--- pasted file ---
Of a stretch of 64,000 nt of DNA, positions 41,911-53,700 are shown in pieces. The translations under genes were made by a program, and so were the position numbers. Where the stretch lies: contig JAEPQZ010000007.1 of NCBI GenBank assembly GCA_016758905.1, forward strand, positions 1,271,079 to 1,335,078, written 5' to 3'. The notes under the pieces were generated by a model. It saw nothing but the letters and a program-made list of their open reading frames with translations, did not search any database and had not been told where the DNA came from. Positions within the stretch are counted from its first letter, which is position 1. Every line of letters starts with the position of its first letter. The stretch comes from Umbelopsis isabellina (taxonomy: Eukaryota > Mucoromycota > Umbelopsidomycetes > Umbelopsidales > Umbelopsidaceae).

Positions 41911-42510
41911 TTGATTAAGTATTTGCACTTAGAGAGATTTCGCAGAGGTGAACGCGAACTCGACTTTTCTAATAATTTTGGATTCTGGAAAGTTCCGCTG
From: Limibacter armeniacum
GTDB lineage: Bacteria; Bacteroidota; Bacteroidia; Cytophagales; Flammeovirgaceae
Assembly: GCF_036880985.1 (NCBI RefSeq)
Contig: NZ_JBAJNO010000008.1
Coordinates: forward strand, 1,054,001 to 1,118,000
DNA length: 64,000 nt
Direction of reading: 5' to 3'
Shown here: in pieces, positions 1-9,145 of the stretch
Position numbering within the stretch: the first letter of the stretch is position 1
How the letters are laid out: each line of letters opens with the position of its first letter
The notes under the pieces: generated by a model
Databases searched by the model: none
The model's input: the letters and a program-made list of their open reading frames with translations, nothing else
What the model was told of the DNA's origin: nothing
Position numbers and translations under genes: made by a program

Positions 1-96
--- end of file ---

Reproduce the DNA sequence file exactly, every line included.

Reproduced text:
Of a stretch of 64,000 nt of DNA, positions 41,911-53,700 are shown in pieces. The translations under genes were made by a program, and so were the position numbers. Where the stretch lies: contig JAEPQZ010000007.1 of NCBI GenBank assembly GCA_016758905.1, forward strand, positions 1,271,079 to 1,335,078, written 5' to 3'. The notes under the pieces were generated by a model. It saw nothing but the letters and a program-made list of their open reading frames with translations, did not search any database and had not been told where the DNA came from. Positions within the stretch are counted from its first letter, which is position 1. Every line of letters starts with the position of its first letter. The stretch comes from Umbelopsis isabellina (taxonomy: Eukaryota > Mucoromycota > Umbelopsidomycetes > Umbelopsidales > Umbelopsidaceae).

Positions 41911-42510
41911 TTGATTAAGTATTTGCACTTAGAGAGATTTCGCAGAGGTGAACGCGAACTCGACTTTTCTAATAATTTTGGATTCTGGAAAGTTCCGCTG
From: Limibacter armeniacum
GTDB lineage: Bacteria; Bacteroidota; Bacteroidia; Cytophagales; Flammeovirgaceae
Assembly: GCF_036880985.1 (NCBI RefSeq)
Contig: NZ_JBAJNO010000008.1
Coordinates: forward strand, 1,054,001 to 1,118,000
DNA length: 64,000 nt
Direction of reading: 5' to 3'
Shown here: in pieces, positions 1-9,145 of the stretch
Position numbering within the stretch: the first letter of the stretch is position 1
How the letters are laid out: each line of letters opens with the position of its first letter
The notes under the pieces: generated by a model
Databases searched by the model: none
The model's input: the letters and a program-made list of their open reading frames with translations, nothing else
What the model was told of the DNA's origin: nothing
Position numbers and translations under genes: made by a program

Positions 1-96